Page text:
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#Tip: Follow our YouTube channel for weekly screencasts

April 15th, 2014 | No Comments | Posted by in Top tips for journalists
By dominicotine on Flickr. Some rights reserved.

By dominicotine on Flickr. Some rights reserved.

Here at Journalism.co.uk we report on a lot of different digital journalism tools, and so we recently started to produce weekly screencasts to guide you through exactly how to use different platforms.

You can follow our screencasts on our YouTube channel, via our ‘how-to’ playlist, and we’re also publishing them with the addition of written steps on Journalism.co.uk. Our first screencasts include how to create montages and interactive images.

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#Tip: Take note of this advice for video interviews

April 11th, 2014 | 1 Comment | Posted by in Top tips for journalists

Conducting video interviews can be daunting if you’re used to being behind the camera, rather than in front of it.

In this video posted by the BBC College of Journalism, BBC reporters Jon Sopel, Jane Corbin and Jim Fitzpatrick offer their advice for on-screen interviews.

Although the tips are aimed at television interviews, they can be applied to all forms of interview, whether for online, print or broadcast.

They include being “sceptical, not cynical” and planning ahead, while still being prepared for “unexpected opportunities”.

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#Tip: Learn how to turn TV archive footage into interactive videos

January 23rd, 2014 | No Comments | Posted by in Top tips for journalists

Brian Williamson of the Office of Digital and Design Innovation (ODDI) recently posted a video explainer on how to access archive footage from ’500,000 broadcasts’, largely from US-based outlets, and extract key segments.

From there, Williamson takes different clips and makes ‘Jon Stewart moments”, highlighting politicians’ chameleonic views on certain subjects.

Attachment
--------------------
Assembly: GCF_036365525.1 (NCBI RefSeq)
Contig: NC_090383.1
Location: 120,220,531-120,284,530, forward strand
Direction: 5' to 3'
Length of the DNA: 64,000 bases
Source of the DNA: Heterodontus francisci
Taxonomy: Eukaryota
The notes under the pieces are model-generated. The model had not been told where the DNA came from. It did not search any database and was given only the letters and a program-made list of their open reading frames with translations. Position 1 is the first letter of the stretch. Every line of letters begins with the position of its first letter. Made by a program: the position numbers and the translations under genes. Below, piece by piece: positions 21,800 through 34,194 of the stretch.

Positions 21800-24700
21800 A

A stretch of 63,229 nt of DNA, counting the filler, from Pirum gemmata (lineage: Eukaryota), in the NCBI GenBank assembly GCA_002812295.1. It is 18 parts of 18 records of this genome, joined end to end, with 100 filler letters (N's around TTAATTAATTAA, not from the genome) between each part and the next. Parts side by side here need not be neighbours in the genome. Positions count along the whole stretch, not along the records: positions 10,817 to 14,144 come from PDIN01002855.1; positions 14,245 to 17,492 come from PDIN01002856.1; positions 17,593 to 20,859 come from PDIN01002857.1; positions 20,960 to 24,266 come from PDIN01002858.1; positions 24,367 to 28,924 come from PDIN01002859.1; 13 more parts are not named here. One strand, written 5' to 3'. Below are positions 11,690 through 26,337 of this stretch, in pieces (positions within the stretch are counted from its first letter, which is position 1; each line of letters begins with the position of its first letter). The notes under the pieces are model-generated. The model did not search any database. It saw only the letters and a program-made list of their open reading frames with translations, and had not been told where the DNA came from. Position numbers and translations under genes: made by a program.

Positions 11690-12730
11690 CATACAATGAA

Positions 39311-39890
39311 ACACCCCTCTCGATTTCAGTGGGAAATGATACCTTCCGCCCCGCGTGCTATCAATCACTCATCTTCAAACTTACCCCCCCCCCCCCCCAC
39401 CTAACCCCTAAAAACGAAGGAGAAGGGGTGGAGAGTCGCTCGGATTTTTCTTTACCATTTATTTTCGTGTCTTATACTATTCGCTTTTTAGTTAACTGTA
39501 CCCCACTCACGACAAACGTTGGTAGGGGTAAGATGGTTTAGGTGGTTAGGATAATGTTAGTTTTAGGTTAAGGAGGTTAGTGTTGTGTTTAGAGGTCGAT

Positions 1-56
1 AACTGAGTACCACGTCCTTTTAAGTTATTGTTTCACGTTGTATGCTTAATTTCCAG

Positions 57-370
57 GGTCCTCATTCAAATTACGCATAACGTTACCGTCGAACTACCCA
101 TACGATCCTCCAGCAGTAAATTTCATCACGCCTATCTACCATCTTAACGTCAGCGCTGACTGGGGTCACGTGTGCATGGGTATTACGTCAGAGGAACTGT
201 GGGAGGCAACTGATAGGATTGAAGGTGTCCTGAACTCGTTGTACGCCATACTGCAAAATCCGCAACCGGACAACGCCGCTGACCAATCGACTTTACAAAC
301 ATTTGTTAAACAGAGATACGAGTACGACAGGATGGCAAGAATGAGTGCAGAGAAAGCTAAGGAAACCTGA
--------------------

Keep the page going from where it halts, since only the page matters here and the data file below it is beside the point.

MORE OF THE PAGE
With the TV News Archive, ODDI’s free KettleCorn video software and a little sardonic humour, Williamson shows how easy it can be to make quick video segments from archive footage to tell new stories.

KettleCorn also gives the option to add layers of interactivity – including embedded maps, links, wikipedia pages.

Williamson will be running Journalism.co.uk’s intensive 3-hour workshop on KettleCorn’s additional features and the tenets of web-native video on 21 February.

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#Tip: Consider different video styles for digital journalism

December 20th, 2013 | No Comments | Posted by in Top tips for journalists
By dominicotine on Flickr. Some rights reserved.

By dominicotine on Flickr. Some rights reserved.

For newsrooms looking at how to deliver content through the engaging medium of video, take a look at this post – “three ways newsrooms experimented with video in 2013“ - on the International Journalists’ Network website, which gives real industry examples from the past year, covering three different styles of online video, from documentaries and interactive video, to short-form.

For more shorter-form video ideas, also check out this list of five different examples which Journalism.co.uk published last month.

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#Tip: Using FiLMiC Pro? Take a look at these tutorials

December 19th, 2013 | No Comments | Posted by in Mobile, Top tips for journalists
Image by Sean MacEntee on Flickr. Some rights reserved

Image by Sean MacEntee on Flickr. Some rights reserved

Here on Journalism.co.uk we regularly report on new mobile apps, and share expert advice on how to make the most of your mobile device when capturing images, video and audio - this how-to guide, for example, focuses on mobile video.

Staying on the theme of mobile video, We Are Juxt, a site dedicated to “mobile photography and mobile artistry”, this month published two video tutorials from FiLMiC Pro, a Journalism.co.uk app of the week back in August last year, outlining how to use the platform. Each tutorial covers key features of the app – here is the first, and here is the second.